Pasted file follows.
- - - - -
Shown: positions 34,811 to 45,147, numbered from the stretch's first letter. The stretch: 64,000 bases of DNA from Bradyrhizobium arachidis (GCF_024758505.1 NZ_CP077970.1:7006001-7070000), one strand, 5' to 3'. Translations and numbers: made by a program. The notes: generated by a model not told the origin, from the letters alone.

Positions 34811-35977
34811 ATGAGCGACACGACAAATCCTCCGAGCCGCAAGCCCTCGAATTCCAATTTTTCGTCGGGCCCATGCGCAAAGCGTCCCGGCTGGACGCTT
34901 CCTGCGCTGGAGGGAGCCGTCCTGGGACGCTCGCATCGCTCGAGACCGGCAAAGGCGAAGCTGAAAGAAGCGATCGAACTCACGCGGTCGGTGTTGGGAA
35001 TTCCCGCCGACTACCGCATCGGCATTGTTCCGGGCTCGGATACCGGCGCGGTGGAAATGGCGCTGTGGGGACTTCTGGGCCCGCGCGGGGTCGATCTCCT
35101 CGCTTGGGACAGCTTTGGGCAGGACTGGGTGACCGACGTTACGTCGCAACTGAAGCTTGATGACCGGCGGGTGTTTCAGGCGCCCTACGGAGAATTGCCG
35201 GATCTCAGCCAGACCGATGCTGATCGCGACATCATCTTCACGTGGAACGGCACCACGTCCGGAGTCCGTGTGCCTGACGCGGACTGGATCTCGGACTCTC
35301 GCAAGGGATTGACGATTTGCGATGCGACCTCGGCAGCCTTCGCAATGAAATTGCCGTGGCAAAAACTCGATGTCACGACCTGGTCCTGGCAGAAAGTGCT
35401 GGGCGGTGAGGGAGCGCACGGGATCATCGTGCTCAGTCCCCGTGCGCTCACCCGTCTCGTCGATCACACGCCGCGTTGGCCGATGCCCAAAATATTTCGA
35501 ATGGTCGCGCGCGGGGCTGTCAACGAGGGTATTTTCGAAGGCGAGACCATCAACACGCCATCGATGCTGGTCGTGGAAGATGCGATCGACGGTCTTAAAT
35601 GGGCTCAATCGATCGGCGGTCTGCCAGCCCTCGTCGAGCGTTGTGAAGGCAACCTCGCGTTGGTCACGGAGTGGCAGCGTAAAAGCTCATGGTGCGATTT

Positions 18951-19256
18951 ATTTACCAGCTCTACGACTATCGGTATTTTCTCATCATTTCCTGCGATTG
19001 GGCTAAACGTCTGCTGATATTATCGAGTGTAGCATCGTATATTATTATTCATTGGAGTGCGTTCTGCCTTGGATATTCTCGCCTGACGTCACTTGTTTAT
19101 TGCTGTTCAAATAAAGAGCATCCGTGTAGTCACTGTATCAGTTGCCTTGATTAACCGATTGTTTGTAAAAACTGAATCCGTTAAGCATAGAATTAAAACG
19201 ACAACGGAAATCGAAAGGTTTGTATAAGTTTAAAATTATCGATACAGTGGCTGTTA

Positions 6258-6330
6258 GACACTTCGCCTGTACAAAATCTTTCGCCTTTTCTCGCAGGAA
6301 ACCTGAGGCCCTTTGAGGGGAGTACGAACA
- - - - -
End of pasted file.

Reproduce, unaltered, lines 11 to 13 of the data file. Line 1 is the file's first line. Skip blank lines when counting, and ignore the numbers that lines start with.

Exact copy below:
35601 GGGCTCAATCGATCGGCGGTCTGCCAGCCCTCGTCGAGCGTTGTGAAGGCAACCTCGCGTTGGTCACGGAGTGGCAGCGTAAAAGCTCATGGTGCGATTT

Positions 18951-19256
18951 ATTTACCAGCTCTACGACTATCGGTATTTTCTCATCATTTCCTGCGATTG